Moira Donegan at Bookforum:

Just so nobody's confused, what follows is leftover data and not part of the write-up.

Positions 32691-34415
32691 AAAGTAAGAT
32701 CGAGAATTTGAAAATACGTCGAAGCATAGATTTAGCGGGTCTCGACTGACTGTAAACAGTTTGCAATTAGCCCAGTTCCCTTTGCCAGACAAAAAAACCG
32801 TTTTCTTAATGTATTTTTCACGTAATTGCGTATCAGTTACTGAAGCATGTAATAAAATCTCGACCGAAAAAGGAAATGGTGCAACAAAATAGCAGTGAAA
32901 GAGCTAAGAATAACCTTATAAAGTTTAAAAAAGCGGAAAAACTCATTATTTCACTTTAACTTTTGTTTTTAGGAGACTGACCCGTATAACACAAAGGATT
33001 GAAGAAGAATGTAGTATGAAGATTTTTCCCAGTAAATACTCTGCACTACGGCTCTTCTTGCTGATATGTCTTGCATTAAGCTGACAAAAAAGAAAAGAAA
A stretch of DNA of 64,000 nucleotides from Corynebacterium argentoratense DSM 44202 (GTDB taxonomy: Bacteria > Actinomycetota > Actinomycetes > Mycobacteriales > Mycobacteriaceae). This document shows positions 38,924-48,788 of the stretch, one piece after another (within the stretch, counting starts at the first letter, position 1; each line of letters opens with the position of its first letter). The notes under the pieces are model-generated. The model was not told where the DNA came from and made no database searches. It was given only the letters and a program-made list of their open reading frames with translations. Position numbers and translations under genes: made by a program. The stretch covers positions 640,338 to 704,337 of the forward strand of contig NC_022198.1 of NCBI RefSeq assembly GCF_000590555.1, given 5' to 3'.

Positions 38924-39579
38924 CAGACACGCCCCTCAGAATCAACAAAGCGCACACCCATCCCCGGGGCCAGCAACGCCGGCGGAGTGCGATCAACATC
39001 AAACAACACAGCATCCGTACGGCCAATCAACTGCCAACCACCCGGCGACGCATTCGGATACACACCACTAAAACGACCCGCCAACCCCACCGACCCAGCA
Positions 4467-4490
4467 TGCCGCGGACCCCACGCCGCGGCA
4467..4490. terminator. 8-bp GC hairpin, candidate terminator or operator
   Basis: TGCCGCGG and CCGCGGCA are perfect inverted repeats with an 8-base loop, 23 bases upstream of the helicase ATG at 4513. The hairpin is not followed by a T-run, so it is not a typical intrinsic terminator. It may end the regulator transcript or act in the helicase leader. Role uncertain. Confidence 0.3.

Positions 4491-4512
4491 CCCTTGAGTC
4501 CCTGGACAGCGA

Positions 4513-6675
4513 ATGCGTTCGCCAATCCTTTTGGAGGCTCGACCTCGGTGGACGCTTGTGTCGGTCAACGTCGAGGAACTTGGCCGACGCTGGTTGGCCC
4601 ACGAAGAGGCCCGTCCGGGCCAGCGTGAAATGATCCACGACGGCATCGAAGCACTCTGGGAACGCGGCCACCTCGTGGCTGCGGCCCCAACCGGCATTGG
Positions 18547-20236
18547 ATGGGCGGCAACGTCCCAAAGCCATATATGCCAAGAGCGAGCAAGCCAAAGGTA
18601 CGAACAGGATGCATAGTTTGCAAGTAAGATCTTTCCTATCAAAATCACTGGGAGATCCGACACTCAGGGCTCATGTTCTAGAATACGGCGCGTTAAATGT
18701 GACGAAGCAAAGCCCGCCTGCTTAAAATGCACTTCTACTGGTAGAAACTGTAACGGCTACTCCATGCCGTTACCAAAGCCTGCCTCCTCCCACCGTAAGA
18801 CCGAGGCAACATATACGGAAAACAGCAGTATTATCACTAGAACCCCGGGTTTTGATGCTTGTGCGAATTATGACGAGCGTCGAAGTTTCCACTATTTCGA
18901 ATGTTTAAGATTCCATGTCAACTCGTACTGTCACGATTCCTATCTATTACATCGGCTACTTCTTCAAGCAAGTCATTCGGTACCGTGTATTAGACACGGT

Last Days at Hot Slit, a collection of Dworkin’s writing edited by Johanna Fateman and Amy Scholder, is an invitation “to consider what was lost in the fray,” as Fateman writes in her moving introduction. Hot Slit contains excerpts from all of Dworkin’s major books as well as previously unpublished material, including letters to her parents, university lectures, and a portion of an unﬁnished end-of-life autobiographical manuscript called My Suicide. The style is strident, enraged, and the conclusions are often stark, bluntly phrased, and difficult to read. Dworkin had reason to be angry: Her life was marked by the kind of male violence that is disturbingly common yet consistently goes unacknowledged. In 1965, when she was eighteen and a student at Bennington College, Dworkin took part in an anti-war demonstration in Manhattan and was arrested. In jail, she was subjected to a violent gynecological exam that I have no word for other than rape. Her decision to write and testify about it caused enormous distress for her parents, who were upset not only at what had happened to their daughter, but by her choice, incomprehensible to them, to talk about it publicly.